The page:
Min never settles this question for us, leaving us unsettled about what exactly we are supposed to seeing, what we are supposed to be waiting for. Thus, she disturbs our conventional understanding of time as a progression, from one event or occurrence to another, to a more multi-layered perspective. The presence of realism allows the fantastical world to make sense, so what would otherwise seem strange becomes familiar and inviting. She disarms resistance to this otherness, change and difference. Her worlds offer a way of being that breaks out of boundaries, both geographical and temporal, and that challenges us to envision a life beyond convention.

Jung Yeon Min

— Voice and Dance Performance, 15min Public spaces at Palais Garnier, Paris, France Project by Ayoung Kim & Sébastien Bertaud Music Composition: Hyun-Hwa Cho

The project was realized under Pavillon Neuflize OBC program, research lab of the Palais de Tokyo 2015/2016 during its collaboration with the Opéra national de Paris, the Institut national de l’audiovisuel and the Groupe de recherches musicales (INA– GRM).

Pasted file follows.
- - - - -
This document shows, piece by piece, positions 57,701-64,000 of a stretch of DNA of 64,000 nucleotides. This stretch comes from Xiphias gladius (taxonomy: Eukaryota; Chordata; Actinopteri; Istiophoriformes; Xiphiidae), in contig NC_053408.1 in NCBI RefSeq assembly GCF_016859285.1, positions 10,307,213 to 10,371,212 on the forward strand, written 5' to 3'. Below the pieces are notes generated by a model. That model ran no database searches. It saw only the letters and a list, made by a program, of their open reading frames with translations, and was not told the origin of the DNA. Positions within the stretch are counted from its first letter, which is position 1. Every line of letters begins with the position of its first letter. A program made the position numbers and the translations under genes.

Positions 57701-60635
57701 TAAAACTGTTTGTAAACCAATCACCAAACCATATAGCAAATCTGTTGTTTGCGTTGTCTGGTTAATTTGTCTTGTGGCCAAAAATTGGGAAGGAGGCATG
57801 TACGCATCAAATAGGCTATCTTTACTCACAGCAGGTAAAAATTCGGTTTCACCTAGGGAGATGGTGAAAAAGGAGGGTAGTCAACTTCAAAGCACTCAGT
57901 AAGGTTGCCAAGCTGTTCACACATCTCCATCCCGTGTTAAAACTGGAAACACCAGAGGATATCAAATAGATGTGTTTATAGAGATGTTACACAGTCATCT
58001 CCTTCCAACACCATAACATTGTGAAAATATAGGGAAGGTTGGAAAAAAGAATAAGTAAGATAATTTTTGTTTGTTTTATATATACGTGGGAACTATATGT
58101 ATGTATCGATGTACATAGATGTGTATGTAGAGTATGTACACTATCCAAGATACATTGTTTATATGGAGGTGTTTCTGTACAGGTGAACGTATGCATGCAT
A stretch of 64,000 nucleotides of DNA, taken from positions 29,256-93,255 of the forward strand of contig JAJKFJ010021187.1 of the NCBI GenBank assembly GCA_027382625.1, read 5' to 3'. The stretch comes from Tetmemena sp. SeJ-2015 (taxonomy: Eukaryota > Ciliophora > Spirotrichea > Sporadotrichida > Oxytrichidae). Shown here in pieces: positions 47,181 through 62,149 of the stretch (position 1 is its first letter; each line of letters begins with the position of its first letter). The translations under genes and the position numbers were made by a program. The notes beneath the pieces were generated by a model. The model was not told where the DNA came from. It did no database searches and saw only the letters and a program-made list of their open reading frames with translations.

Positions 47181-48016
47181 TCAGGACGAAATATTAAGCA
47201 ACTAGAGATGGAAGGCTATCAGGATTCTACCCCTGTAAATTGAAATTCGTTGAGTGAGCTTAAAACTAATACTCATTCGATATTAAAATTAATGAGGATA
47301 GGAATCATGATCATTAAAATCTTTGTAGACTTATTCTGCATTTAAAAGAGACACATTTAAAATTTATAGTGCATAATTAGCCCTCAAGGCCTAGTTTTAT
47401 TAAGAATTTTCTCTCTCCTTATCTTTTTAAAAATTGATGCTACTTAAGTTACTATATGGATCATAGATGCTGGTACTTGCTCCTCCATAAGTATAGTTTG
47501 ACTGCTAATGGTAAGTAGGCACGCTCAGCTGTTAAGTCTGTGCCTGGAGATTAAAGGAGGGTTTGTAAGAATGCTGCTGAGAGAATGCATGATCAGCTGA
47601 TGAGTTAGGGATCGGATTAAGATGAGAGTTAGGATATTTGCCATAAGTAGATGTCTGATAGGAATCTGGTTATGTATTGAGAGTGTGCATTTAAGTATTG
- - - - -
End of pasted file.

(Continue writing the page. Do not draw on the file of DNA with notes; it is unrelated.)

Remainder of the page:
The bitumen appears both in ancient myths of great floods common to humankind and in the construction of Palais Garnier, an Opera house in Paris. When Palais Garnier was under construction, a branch of the Seine flooded. The architect Charles Garnier built an underground reservoir plastered with bitumen in order to stop the flooding that would not stop even after months of efforts to empty it. This space has protected Palais Garnier as the ballast water puts weight on the hull to stabilize the unloaded ship.

The artist has constructed In This Vessel We Shall Be Kept from appropriating common elements across time and space, which include the vessel (or the arc) waterproofed with bitumen to save the humanity from rain falling night and day for many days, the great flood mythologies and catastrophes.

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In This Vessel We Shall Be Kept_Performance (2016) — Voice and Dance Performance, 15min